Sunday, May 8, 2011

SMG - An Era of Indian Cricket

Comparisons are often biased..we all tend to have our heroes. In today's cricket Sachin Tendulkar is the god of cricket. There is no doubt Sachin has left his stamp on every type of cricket played. But one question remains on my mind. is Sachin the best Indian batsmen ever? Is he the best Test batsman India has produced? While Sachin holds the records for highest test runs and centuries my personal vote for best Test batsman goes to Sunil Manohar Gavaskar. I know i am openings a can of worms here..but let's look at it a bit objectively..Gavaskar played in an era where India was an average team. He played in an era that had the best fast bowlers be it the fearsome four from West Indies (Marshall, Holding, Roberts and Garner) or the hunting pairs from Australia (Lillee and Thompson) and England (Willis and Botham) and guile of Imran and Hadlee. The best part was Gavaskar took them on even when the rules of the game were fair (no limit on number of bouncers per over) and no helmets to save your head or face. Yet Gavaskar played them with ease and never looked in trouble against quality fast bowling. He exemplified all the attributes of a great opening batsman - super technique, footwork, very steady balance, great powers of concentration and never say die spirit. And the best part of Gavaskar was adversity brought out the best in him. He was one batsman who put a price on his wicket. Not surprising his knocks have become a part of Cricket folk lore evoking the passion of cricket fans all over the world. His knock of 96 in his last Test innings against Pakistan on a mine field of a pitch was a master class in batting. One could always bet on Gavaskar producing his best where the other batsman failed. His knock of 101 on a seaming pitch at Old Trafford in 1974 was another example of how to play fast bowling. His batting skills earned him the respect of all time greats and his ability to deliver the goods when needed made him a fearsome adversary. His feats brought not only records for Indian cricket but also changed the belief that Indian cricketers had about the game. Gavaskar truly was an era of Indian cricket..we can classify the history of Indian cricket as before Gavaskar and after Gavaskar. His deep knowledge of the game and his keen observations make him a wonderful commentator and student of the game. Gavaskar has also never shunned from sharing his batting tips to greats like Sachin and Dravid during his stint as a batting consultant to the Indian team. Added to his knowledge of the game, Gavaskar has a mighty pen as well and has been sharing his insights of the game and its evolution through his PMG columns. He is also a pioneer in Sports Management and was the first sportsman to set up a Sports Management company, Professional Management Group in the mid 1980's. He is truly an icon of the game and we were lucky to have witnessed his era.

Thursday, January 27, 2011

Tiger - the dying embers of a wonderful being

The Tiger is a majestic animal..The mention of our National animal evokes mixed responses of fear, awe, respect and appreciation as William Blake immortalized the tiger with his poem 'Tiger Tiger Burning Bright in the Forests of the night'. Legendary hunter turned conservationist Jim Corbett referred to the Tiger as a 'gentleman with boundless courage'. The sad state of the Tiger today makes one wonder if these lines hold good in today's commercialized world where every natural resource is being expended without a thought for conservation and sustainable development. Let's look at a few glaring realities -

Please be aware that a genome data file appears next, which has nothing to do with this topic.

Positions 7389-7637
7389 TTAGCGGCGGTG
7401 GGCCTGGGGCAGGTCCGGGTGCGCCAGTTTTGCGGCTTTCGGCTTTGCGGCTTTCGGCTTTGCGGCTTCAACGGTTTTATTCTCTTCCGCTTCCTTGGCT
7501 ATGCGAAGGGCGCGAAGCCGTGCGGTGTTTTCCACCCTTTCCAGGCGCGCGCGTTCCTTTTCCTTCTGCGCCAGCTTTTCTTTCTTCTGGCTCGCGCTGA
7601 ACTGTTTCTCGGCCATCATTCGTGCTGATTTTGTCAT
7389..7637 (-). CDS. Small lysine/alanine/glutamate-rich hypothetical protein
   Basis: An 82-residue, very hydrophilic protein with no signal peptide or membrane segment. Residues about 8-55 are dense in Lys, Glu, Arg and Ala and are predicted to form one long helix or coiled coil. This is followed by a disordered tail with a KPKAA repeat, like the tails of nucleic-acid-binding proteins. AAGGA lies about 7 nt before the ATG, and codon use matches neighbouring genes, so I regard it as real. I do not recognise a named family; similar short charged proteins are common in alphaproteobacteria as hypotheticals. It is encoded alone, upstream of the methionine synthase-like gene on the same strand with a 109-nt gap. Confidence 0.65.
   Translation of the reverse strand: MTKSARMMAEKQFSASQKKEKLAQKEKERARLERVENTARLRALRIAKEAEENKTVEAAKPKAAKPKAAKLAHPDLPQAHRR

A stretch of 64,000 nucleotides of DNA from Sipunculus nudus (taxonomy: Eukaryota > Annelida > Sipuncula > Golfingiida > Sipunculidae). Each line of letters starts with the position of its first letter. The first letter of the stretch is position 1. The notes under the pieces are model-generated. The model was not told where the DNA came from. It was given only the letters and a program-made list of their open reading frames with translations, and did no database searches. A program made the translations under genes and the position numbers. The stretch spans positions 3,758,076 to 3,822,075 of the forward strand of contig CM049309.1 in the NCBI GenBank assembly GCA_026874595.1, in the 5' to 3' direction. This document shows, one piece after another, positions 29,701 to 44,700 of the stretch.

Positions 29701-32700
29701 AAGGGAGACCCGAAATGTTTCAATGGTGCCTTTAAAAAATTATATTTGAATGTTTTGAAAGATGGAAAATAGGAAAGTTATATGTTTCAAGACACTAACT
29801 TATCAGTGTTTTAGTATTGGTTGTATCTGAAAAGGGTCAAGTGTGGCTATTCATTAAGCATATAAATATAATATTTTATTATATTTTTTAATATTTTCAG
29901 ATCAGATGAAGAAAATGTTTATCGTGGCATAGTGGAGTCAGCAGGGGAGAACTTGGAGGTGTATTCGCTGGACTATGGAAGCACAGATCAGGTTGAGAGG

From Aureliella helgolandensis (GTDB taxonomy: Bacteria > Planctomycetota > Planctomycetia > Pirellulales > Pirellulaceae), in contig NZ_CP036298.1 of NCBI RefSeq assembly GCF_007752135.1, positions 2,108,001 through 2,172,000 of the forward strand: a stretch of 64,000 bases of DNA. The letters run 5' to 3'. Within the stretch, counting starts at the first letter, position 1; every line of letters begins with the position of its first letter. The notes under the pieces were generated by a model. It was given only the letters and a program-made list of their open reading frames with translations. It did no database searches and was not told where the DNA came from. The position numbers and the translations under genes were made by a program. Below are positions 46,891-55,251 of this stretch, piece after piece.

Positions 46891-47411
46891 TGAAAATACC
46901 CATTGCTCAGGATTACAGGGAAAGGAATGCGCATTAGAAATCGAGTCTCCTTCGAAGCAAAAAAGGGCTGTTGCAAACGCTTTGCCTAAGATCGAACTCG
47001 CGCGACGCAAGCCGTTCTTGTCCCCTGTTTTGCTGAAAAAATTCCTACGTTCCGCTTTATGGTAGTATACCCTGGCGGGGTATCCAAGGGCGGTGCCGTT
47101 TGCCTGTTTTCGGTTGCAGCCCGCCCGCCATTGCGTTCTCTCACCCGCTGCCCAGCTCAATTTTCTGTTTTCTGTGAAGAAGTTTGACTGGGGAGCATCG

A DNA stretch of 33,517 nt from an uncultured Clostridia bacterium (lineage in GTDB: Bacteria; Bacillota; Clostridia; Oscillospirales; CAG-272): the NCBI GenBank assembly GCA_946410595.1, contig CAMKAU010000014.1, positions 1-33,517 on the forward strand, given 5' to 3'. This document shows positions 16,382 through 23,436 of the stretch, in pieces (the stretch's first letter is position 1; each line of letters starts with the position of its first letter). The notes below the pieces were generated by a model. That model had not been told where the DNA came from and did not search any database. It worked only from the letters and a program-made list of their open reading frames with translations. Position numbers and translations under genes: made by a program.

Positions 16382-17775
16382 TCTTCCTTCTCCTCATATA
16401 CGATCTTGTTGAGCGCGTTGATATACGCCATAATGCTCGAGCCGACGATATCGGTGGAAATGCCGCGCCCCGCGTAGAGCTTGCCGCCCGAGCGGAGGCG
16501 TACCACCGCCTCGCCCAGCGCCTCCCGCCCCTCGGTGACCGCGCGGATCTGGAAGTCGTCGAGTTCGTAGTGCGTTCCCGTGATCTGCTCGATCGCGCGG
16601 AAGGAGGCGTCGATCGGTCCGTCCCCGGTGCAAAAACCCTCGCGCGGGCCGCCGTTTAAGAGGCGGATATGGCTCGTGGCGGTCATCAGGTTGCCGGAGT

India had over 30,000 tigers at the start of the 20th century
Tiger shooting was banned in India in 1970
Project Tiger was started in 1973 when the tiger count had gone below 2000.
In mid 1990s the tiger count was around 3500.
The current tiger counts stands at 1411
The reason for the tiger's sad decline has been incessant shooting during the British Raj by both British civil servants and maharajahs of princely states. Post independence there was the rise of jeep and spotlight aided shooters and poachers. Now poaching still continues with tiger bones and other body parts fetching a fortune in the Chinese markets.
Recently the rise in conflicts between humans and tigers are on the rise as boundaries of civilization keep expanding on to tiger habitats. Frequent news of human kills in Sunderbans and the recent man-eating menace in Corbett National Park are grave reminders of how serious the problem of human encroachment is. For the tiger to have any chance to survive and thrill future generations human encroachment into park buffer and core areas must stop. The state governments must do their bit in providing the required funds, decision making agility to make things happen on the ground. Its a now or never effort that must involve corporate houses, governments and people participation. For those who have frequented reserved forests and heard or seen a tiger in its natural habitat would know what a magnificent animal it is.
I sincerely hope that with the Aircel initiative the tiger would get a fresh lease of life and the master of the jungle would get many more years to survey the jungle in the characteristic nonchalant manner. Nothing like the forest reverberate with the call of a tiger on a moonless night. The long guttural call warning all inhabitants of the jungle that the king was on the move.
Hope the future generations have a chance to see the tiger in all its majesty in its natural habitat.